History of Rodborough Fort





Rodborough Fort commands a prominent position on Rodborough Common overlooking Stroud. Although it is located amongst iron-age earthworks the Fort itself is not as old as many people think.

Strictly it is an inhabited folly and has been known as Fort George and Rodborough Castle in addition to its more correct name of Rodborough Fort. The original fort was built around 1764 by George Hawker (d. c. 1786). It passed through a number of prominent Stroud business men before being acquired by Alexander Holcombe in 1868 who rebuilt the original building on a grander scale.

Cheltenham Chronicle – Saturday 16 March 1901

RODBOROUGH FORT, NEAR STROUD.

Rodborough Fort, which stands at the western end of the towering eminence known as Rodborough Hill, is a conspicuous object for many miles from almost any point in the surrounding neighbourhood. The view from the Fort presents a magnificent panorama such as is probably unrivalled England. Nestling at its foot is the busy town of Stroud, whose mills have clothed the great army now serving King and country in South Africa, whilst the hill whose summit it crowns is one of the chief spurs of the Cotswold range, which here breaks the Severn Valley into smaller valleys, which branch off to Woodchester and Nailsworth, to Brimscombe and Chalford, to Slad, and to Painswick. On the left lie the Selsley Hills, on the right Whiteshill and Wickeredge Hill, and in front the Stonehonse valley extends on to the Severn, nine miles distant; beyond that the smoke arising from Dean Forest is plainly to seen; and beyond all the Welsh mountains and the lofty Sugar Loaf mountain, near Abergavenny, may distinctly seen on the western horizon in the light of a clear summer day. or when clothed with snow and ice in winter.

The original Fort was erected by Captain George Hawker, in 1761, upon a piece of common land granted to him the Lord of the Manor on a lease for lives.” Here he resided for several years. His death in 1781 it came by devise to his son Joseph Hawker, who sold it the same year to Mr. .lames Dallaway, who died there; and it was purchased by Mr. Joseph Grasebrook in 1791. The Fort has the architectural appearance which its name imparts, and its flag has floated and its three cannons have been fired on occasions of public and local rejoicing for many years past. It was rebuilt in 1871 bv Mr. Alexander Halcomb. of Gloucester anil London, and was jokingly suggested that it should be called Sackville,” by reason of his founding a sack hiring company. Mr. Halcomb did not long remain the owner, the Fort being purchased by the late Mr. Bell, tor the last sixteen years the fort has been in the hands otfcaretakers, and when Mr. Bell died about a year ago it passed to his son, whose first act almost coming of age was to put the Fort on the market for sale. It is probable, therefore, that it will be disposed of by public auction during the present month.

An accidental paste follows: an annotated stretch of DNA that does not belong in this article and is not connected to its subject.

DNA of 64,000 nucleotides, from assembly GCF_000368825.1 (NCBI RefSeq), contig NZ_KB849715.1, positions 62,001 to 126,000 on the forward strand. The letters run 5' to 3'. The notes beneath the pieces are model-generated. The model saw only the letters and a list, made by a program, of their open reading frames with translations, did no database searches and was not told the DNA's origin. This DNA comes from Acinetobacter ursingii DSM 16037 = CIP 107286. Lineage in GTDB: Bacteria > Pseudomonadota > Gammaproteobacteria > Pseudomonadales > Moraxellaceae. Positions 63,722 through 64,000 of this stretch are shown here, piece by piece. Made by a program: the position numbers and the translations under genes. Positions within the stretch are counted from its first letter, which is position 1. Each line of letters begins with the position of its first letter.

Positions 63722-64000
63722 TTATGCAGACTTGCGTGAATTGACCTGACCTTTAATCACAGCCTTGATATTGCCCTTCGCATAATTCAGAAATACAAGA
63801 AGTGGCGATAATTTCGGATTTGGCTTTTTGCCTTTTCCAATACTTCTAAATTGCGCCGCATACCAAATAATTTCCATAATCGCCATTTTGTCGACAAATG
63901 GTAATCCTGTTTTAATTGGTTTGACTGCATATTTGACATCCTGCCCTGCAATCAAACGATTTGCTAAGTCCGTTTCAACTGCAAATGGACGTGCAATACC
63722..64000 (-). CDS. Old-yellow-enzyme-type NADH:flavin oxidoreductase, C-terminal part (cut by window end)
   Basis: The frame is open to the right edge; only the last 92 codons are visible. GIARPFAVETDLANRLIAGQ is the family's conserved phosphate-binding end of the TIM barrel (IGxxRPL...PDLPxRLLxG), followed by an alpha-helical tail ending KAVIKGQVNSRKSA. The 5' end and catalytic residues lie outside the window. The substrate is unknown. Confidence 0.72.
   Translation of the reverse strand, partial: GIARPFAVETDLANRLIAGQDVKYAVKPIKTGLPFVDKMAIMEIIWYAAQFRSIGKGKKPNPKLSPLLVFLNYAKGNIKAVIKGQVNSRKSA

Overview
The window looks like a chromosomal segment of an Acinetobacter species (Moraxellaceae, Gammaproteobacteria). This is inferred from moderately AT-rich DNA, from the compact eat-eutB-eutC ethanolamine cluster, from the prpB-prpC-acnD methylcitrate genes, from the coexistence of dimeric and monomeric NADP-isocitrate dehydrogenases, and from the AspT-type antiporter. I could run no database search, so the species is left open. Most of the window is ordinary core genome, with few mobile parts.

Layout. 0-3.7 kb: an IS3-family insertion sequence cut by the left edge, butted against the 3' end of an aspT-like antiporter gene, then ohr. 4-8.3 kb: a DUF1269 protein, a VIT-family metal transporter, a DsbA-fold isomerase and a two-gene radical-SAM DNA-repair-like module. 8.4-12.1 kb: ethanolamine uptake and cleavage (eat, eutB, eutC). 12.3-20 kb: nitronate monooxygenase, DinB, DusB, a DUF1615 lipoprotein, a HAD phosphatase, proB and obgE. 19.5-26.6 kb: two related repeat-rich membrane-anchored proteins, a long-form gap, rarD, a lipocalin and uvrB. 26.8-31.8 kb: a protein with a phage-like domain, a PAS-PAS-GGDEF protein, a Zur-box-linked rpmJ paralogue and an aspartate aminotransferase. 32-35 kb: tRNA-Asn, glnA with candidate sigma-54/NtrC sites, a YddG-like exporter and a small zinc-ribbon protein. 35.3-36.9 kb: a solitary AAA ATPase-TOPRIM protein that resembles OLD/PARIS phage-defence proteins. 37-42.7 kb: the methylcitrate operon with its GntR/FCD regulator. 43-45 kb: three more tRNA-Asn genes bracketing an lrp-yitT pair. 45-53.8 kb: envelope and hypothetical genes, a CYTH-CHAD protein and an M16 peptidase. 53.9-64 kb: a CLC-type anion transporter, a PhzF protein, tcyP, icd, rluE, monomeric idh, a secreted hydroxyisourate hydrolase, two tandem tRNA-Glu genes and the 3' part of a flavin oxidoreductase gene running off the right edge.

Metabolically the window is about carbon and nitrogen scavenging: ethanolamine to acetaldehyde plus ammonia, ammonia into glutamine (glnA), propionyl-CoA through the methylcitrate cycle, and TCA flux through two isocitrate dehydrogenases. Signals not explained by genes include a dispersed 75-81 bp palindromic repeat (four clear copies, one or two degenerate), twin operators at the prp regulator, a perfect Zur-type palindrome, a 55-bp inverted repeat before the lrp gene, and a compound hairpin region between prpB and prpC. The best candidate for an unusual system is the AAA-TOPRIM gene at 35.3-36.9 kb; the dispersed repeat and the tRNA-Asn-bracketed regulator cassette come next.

5 Responses

  1. Bob Young
    Bob Young at · · Reply

    A great collection of Rodborough and district postcards. Thanks for showing us all.
    It is a shame you no longer live in the Stroud area as I am sure you would enjoy our postcard club.
    We also have an online page and a postcard group at https://www.facebook.com/groups/1683390465230024/

  2. Sue Powell
    Sue Powell at · · Reply

    What a great collection – very interesting. Came across reference to your website in ‘The Commoner’ leaflet and glad that I decided to investigate. My family has lived in Stroud for generations and most of the houses lived in have looked towards ‘The Fort’. Although life was very different even 50 years ago I can’t help but think that everything looked so much nicer with a bit of space!

  3. Tim
    Tim at · · Reply

    What a wonderful collection – thank you for sharing these with us!

  4. Penny Schneider (Jones)
    Penny Schneider (Jones) at · · Reply

    My great grandfather, George Bridges Philpin owned The Fort in the early 1900’s.
    He resided in Coventry and owned the Coventry Brace Company-supplying the forces in WW1 and men’s braces in general which were popular at the time..before belts!
    My father B.R.P. Jones went there for summer holidays with the whole family and I had pictures of picnics on the grounds and some of the well appointed rooms inside.
    Unfortunately for the family G.B. Philpin died in 1933 and the instructions in his will required The Fort to be sold…for a fraction of it’s worth due to The Depression.
    I visited from Canada in 1963 and we drove the steep incline up to The Fort where we picniced.
    I believe at that time its owners were using the grounds for a caravan park..with a great view of the surrounding countryside!

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